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Saturday - May 16, 2009

From: Kerens, TX
Region: Southwest
Topic: Compost and Mulch, Transplants, Watering, Trees
Title: Desert willows not doing well in Navarro County, TX
Answered by: Barbara Medford

QUESTION:

Planted 3 new desert willows , 3-4 ft.in February. Live in East Navarro County and soil is clay with slight slope to Richland Chambers lake area. Had a wet spring. These plantings appear not doing well, with limited green appearing and half of sprouts have turned brown and died. How do we determine if there is adequate drainage? Two year old planting 30 feet away is doing great.

ANSWER:

Someone once asked us if you could grow a desert willow in East Texas. We said we didn't think you should try anything with "desert" in its name in East Texas. However, you say you have one that has been in the ground 2 years that is doing well. So, there must be some other reason for the problem.

First of all, you just planted these trees in February. They could be suffering from transplant shock. If you transplanted them directly from another location there might have been some root damage involved. If they were purchased in a pot and planted, the plant may have been rootbound, with the roots going round and round and not able to get out into the new soil for nutrition. In that case, we would ordinarily recommend that you clip some of those circling roots to force the roots to grow some new hair-like rootlets that actually serve to absorb water and nutrients from the soil, but that needs to be done before the tree is planted.

However, we feel you are probably correct in that you had an unusually wet spring, you have clay soil, and this is likely affecting drainage. The Chilopsis linearis (desert willow) will grow in clay or sandy soil; its native habitat is ditches, ravines, stream and river banks, where it is important in erosion control. To check the drainage in the immediate area, dig a hole a few inches deep and fill it with water. If the water is still standing 30 minutes later, your drainage is not good. Try to get as much organic material as you can in and around the roots of the desert willows, without disturbing the roots themselves any more than necessary. This plant is more comfortable in the alkaline soils of West Texas than the acid soils of East Texas. Use a shredded hardwood bark for the compost and for mulch on top of the soil. As these decompose, they will improve the drainage and make the nutrients in the soil more accessible to the roots. As for the transplant shock, trim off 1/4 to 1/3 of the upper growth, as well as the dead material, and keep the tree well watered, but without allowing water to stand on the roots. If it is raining, don't water. And don't fertilize at this point; a tree in transplant shock is a tree in stress, and you never want to fertilize a stressed plant.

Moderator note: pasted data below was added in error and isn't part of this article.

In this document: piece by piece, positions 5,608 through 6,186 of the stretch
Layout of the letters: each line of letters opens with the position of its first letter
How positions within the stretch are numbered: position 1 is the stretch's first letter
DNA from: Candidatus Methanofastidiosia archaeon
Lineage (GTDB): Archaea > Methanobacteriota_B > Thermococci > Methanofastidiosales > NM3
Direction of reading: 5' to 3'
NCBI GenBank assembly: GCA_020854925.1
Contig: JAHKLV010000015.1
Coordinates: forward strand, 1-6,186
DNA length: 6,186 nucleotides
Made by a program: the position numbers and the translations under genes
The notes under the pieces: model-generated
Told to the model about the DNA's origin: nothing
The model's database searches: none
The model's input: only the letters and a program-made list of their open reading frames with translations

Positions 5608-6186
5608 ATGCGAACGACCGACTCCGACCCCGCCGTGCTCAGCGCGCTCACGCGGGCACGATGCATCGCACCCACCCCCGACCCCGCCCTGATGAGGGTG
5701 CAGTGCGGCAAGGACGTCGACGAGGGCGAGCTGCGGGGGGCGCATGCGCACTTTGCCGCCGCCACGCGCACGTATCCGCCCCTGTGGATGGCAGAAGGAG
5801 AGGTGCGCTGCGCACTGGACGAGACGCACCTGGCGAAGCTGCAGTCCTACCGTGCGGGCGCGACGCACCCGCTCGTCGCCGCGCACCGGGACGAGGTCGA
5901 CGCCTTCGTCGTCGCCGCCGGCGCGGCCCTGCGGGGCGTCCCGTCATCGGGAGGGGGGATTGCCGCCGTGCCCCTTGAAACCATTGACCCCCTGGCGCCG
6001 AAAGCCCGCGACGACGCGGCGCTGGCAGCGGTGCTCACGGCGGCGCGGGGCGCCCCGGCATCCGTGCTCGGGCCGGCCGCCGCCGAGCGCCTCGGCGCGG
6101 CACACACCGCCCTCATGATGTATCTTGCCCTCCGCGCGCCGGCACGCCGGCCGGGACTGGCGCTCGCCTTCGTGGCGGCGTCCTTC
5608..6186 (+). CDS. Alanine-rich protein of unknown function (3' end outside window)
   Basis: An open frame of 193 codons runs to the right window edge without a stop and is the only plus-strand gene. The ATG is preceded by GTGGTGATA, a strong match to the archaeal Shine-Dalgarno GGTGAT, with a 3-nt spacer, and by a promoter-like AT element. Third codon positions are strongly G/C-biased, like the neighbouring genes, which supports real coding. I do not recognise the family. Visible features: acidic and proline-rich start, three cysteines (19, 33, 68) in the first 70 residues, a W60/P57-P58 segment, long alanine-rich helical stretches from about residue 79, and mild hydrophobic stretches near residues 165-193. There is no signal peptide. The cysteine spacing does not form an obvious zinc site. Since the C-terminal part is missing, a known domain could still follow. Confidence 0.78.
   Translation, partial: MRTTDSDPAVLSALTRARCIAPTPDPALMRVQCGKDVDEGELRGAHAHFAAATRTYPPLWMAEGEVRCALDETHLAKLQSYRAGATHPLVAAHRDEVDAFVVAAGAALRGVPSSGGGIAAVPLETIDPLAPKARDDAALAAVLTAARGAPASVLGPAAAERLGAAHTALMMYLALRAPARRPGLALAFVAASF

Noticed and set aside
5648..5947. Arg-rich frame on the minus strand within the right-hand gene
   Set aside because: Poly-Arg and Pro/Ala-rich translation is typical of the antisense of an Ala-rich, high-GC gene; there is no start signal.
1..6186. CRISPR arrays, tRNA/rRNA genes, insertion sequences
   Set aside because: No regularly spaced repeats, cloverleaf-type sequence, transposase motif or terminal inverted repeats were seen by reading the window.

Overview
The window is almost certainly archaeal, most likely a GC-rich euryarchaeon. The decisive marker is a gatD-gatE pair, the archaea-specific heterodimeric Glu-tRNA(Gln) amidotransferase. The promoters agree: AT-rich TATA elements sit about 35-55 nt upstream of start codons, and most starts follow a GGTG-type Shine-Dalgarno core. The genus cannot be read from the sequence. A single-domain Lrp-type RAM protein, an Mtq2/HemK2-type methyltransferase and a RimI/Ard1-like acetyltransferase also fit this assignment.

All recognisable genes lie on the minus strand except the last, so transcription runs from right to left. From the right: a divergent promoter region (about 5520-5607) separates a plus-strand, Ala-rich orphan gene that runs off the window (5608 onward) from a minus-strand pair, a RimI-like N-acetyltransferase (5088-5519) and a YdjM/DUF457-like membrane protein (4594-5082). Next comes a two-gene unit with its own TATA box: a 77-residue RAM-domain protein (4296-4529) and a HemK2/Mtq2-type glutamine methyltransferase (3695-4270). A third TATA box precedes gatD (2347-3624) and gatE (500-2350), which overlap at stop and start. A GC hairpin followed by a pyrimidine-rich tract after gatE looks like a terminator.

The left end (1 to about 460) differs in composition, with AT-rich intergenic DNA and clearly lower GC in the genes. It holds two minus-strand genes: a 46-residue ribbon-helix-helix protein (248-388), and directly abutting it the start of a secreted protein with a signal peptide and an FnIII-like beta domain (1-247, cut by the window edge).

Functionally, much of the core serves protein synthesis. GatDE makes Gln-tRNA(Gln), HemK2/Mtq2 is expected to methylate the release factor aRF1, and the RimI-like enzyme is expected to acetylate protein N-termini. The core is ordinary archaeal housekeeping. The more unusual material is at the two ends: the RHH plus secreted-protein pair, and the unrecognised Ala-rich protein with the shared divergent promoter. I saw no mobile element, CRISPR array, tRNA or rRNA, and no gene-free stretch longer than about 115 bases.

Chilopsis linearis

Chilopsis linearis

Chilopsis linearis

Chilopsis linearis

 

 

 

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